Traditionally Published YA author needs to get back at it!
I’ve published two YA contemporary novels for traditional publishers — BATTLE DRESS (HarperCollins) and AFTER (Penguin). But it’s been a while. Even my website is woefully outdated (don’t judge). You know, I was just focused on getting my 5 kids out the door and on their own life paths, and now that my youngest went off to college this year, I finally have no excuses left. It’s time to get back at it.
I’ve been in critique groups before with other writers — some traditionally published and others working toward it — so I’ve critiqued/edited MG and YA contemporary, fantasy, sci fi, dystopia, historical fiction genres. So, I’m comfortable in just about anything, and I enjoy contributing to others’ work. I also like getting feedback myself. Who I ideally am looking for in a CP is someone who has been published and is agented and is experienced with the whole process. I love mentoring new writers, but at this point with me getting back into it again, I think I need a CP who can reciprocate. I hope that makes sense!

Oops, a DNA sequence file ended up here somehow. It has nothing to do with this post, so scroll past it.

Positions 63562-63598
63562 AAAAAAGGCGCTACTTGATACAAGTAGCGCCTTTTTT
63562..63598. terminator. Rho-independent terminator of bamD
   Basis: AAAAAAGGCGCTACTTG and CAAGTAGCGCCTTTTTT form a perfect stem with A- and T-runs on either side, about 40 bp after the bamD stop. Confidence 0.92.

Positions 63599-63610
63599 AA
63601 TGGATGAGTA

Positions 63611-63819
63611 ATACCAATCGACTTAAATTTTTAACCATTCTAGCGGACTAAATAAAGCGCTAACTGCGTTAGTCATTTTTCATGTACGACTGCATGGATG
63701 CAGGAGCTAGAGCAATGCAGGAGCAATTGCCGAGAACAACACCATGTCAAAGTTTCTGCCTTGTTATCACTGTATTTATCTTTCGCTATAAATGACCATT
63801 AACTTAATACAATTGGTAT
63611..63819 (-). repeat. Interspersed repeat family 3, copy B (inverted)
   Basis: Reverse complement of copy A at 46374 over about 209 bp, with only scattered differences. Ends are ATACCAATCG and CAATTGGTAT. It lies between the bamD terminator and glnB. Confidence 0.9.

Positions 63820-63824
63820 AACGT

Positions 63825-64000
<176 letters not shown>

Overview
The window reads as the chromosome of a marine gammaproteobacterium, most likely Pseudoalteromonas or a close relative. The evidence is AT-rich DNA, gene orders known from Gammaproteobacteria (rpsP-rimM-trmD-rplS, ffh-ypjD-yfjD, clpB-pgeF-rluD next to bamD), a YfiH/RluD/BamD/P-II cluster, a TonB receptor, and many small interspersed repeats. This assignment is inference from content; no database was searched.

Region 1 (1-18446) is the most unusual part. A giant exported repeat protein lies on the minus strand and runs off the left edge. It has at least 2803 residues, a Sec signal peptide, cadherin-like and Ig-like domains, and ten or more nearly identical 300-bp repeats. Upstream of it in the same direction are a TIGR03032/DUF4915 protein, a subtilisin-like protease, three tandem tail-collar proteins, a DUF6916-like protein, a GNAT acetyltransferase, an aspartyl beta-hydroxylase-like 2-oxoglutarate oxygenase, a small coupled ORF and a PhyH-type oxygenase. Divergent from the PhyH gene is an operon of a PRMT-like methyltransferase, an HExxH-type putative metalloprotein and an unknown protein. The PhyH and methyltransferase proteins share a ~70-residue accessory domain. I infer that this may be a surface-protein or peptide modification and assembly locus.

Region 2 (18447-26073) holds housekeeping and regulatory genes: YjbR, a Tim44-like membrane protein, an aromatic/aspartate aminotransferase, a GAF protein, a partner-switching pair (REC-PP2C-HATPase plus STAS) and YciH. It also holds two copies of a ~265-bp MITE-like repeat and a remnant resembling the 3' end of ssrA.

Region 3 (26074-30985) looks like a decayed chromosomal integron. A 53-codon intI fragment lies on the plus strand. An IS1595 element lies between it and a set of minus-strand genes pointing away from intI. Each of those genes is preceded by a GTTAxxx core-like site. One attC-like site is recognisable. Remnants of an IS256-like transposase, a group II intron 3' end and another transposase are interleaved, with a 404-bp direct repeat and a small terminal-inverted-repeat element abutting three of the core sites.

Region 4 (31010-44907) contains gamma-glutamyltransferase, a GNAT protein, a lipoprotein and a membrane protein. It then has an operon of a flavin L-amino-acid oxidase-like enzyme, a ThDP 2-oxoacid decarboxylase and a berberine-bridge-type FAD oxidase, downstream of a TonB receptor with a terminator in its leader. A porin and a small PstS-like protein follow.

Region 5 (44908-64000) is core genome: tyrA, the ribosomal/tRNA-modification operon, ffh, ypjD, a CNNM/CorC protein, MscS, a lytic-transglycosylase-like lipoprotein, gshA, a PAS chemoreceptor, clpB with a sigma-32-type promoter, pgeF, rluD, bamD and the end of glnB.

I’m at the beginning stages of a WIP, a contemporary YA, my second wind debut (I hope).
Honestly, I like to read just about anything . . . if the first para grabs my attention, and I want to know what happens next.
I’m pretty open to just about anything. I guess if it’s a novel in verse — those aren’t my faves.
Here are some best practices for reaching out to a potential CP:
- Include the link to your own CP Match profile! You can find it on your Dashboard. Don't have one yet? What are you waiting for? Anyone with a WriteOnCon.org account can make one!
- Introduce yourself a little, and say what appealed to you about their listing.
- Respect what's listed here in their profile. They took the time to fill it out, and they've included this information for a reason. Don't send a message about a book they specifically say is a Hard No, for example.
- Offer to swap a small sample of your works, so you can see if you're really compatible. First chapters are a good starting place.
- If one party no longer wants to continue the interaction, it's nobody's fault. Sometimes finding the right CP takes time.
Happy writing and CPing!